Veteran statehouse reporter Mark Binker died unexpectedly on Saturday at the age of 43. He covered state government for 12 years, first for the Greensboro News & Record, then for WRAL, and most recently for the Raleigh News & Observer’s The Insider newsletter.
A YouCaring fundraising page has been set up for funeral expenses and to support the needs of Binker’s family. A memorial service will be held at 3 p.m. May 12 at the A.J. Fletcher Opera Theater in the Duke Energy Center for the Performing Arts in downtown Raleigh, WRAL reports. Binker was a highly regarded journalist, and since his death, he has received condolences from several state leaders.
Republican Senate Leader Phil Berger expressed his condolences to Binker’s wife and three sons and said in a statement that the highest compliment he can give is Binker as a reporter is that “through almost 15 years of regular interaction with him, I have no idea what his personal politics were. In a statement on Facebook, Democratic Gov. Roy Cooper called Binker “an outstanding journalist who uniquely understood complex issues” who “never ducked asking tough questions, or stopped digging for more.”
North Carolina lawmakers struck a deal late Wednesday night with Democratic Gov. Roy Cooper that could repeal House Bill 2. Earlier this week, the NCAA reported a Thursday deadline for the state to make changes to the controversial law or lose its ability to host sports championships through 2022, according to Business Insider. HB2 is a law passed by the state legislature in March 2016 that, among many things, requires people to use the restrooms of the gender on their birth certificates.
Senate leader Phil Berger and House Speaker Tim Moore issued a joint statement Wednesday night, saying House Bill 142 would repeal HB2, leave the issue of bathroom regulation to the state and enact a moratorium on local ordinances similar to Charlotte’s until Dec. 1, 2020. Berger and Moore said in their statement: “We are pleased this proposal fully protects bathroom safety and privacy.” Cooper said in a statement that he supports the compromise. “It’s not a perfect deal, but it repeal House Bill 2 and begins to repair our reputation,” he said in the statement.
The bill is expected to go to a vote in the Senate at about 9:15 a.m. and then go to the House shortly thereafter. The question going forward is whether there are enough legislators in both houses who will support the compromise. Since its passage, HB2 has cost the state millions of dollars in lost revenue. The Associated Press published a report on Monday, which found that HB2 will cost North Carolina more than $3.76 billion in lost business over a decade.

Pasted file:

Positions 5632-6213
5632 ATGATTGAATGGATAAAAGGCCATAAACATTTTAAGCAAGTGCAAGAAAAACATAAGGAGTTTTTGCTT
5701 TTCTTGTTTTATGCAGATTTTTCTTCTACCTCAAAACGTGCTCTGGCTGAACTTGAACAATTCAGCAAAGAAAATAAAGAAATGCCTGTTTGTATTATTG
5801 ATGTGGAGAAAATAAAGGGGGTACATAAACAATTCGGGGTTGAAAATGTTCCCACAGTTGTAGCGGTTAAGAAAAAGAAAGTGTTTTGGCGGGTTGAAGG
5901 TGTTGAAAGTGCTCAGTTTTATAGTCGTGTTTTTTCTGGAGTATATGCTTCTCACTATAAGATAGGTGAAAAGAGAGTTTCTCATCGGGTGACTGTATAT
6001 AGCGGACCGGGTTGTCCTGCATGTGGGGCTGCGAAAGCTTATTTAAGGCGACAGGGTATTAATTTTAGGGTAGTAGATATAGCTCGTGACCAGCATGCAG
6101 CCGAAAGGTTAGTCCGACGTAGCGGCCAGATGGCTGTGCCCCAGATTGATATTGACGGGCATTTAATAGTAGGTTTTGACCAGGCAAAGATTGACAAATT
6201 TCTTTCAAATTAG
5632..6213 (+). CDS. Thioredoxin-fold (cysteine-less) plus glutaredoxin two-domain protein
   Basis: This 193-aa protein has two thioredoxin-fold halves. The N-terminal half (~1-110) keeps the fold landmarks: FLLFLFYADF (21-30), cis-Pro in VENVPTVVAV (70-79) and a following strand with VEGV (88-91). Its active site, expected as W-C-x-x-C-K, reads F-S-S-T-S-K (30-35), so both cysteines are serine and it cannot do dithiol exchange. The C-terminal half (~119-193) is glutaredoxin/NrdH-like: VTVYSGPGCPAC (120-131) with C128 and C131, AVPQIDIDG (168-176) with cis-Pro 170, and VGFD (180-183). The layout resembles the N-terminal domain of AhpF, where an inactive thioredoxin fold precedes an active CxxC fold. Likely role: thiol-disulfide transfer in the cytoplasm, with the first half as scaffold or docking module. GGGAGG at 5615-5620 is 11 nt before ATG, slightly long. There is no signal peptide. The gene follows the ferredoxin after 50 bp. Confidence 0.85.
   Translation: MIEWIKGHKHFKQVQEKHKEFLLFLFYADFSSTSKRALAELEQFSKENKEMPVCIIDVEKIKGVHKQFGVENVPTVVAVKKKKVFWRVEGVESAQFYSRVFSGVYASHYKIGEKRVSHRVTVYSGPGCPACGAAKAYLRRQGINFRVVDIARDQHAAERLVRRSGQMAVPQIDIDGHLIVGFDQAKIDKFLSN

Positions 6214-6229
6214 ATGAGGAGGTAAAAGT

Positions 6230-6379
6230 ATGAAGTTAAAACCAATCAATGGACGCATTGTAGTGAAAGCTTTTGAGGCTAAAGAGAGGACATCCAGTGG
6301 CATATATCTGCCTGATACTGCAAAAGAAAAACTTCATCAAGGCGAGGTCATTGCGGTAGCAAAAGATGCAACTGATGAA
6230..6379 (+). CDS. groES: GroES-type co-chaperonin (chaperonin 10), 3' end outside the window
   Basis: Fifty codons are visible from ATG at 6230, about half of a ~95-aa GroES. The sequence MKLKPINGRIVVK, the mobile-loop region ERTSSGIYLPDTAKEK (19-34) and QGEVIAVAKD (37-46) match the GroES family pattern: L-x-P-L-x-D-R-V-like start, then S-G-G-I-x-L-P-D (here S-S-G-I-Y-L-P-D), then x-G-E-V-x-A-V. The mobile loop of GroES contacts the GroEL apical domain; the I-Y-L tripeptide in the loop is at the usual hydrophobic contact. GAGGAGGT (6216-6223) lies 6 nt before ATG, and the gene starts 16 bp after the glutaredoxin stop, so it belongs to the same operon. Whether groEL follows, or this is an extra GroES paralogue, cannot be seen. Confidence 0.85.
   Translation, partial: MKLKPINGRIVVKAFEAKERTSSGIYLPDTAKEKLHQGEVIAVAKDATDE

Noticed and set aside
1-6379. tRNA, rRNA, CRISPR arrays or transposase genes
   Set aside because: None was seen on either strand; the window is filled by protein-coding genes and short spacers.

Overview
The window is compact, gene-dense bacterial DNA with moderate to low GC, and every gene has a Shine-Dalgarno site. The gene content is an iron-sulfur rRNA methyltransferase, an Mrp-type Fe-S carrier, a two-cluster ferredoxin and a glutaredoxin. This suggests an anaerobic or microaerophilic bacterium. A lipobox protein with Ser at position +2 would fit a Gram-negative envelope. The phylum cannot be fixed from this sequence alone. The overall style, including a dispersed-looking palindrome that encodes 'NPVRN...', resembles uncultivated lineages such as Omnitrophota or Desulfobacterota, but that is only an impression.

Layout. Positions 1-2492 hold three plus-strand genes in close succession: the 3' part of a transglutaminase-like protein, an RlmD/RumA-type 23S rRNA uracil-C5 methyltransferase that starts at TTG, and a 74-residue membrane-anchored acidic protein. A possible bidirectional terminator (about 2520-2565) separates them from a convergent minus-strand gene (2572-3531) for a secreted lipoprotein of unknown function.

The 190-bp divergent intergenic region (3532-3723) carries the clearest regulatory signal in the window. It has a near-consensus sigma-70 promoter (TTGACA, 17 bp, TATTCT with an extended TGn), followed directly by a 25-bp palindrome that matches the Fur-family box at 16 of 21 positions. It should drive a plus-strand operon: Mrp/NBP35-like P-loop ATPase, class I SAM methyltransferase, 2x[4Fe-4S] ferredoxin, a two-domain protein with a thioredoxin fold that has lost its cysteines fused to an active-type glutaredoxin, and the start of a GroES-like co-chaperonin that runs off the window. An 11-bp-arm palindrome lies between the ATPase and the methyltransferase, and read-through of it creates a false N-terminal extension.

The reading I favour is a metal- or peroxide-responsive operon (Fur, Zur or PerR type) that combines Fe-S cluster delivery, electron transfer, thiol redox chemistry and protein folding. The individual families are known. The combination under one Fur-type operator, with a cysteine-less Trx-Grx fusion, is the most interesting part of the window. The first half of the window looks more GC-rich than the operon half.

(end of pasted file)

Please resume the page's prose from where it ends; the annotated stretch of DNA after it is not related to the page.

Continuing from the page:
North Carolina Senate Leader Phil Berger Facebook page has come under scrutiny since he and his staff got caught adjusting actual news headlines. In one example, he changed the News & Observer’s headline, “In HB2 repeal effort, Gov. Cooper is silent on proposed nondiscrimination law” to his own headline, “Has Roy Cooper flip-flopped on HB 2?”
After further review, Facebook found this practice in violation of its site’s policies. Berger took to Facebook shortly after some posts and comments were taken down from his page and accused Facebook and the N&O of censorship.
Other local reporters, including Alex Rose of WGHP Fox 8, shared the N&O’s story, and said modifying headlines “is misleading and erodes an independent free press.”
Gov. Roy Cooper released his 2017-19 budget proposal on Wednesday. The budget would increase state government spending by $1.1 billion next year, according to ABC 11. The Raleigh News & Observer reports the budget includes a heavy investment in education with 10 percent raises for public school teachers over two years. Cooper’s budget would also expand Medicaid coverage by more than 600,000 people and allow law enforcement officers to retire five years earlier. WRAL outlined some of the other budget highlights.
The lengthy process for approving the budget is underway, and the Republican-controlled legislature will review and pass appropriations bills.
Republican leaders have signaled Cooper will face an uphill battle. A WRAL article quotes Senate President Pro Tem Phil Berger calling the budget a “reckless $1 billion spending spree” that would return the state “to the days of high taxes and multi-billion dollar deficits.” WRAL also notes North Carolina is expected to finish the 2016-17 fiscal year with a $522 million surplus, but Cooper’s budget increases state spending by more than twice that amount. In a statement, Cooper said he is prepared to work with lawmakers and that his goals are “universal and bipartisan.”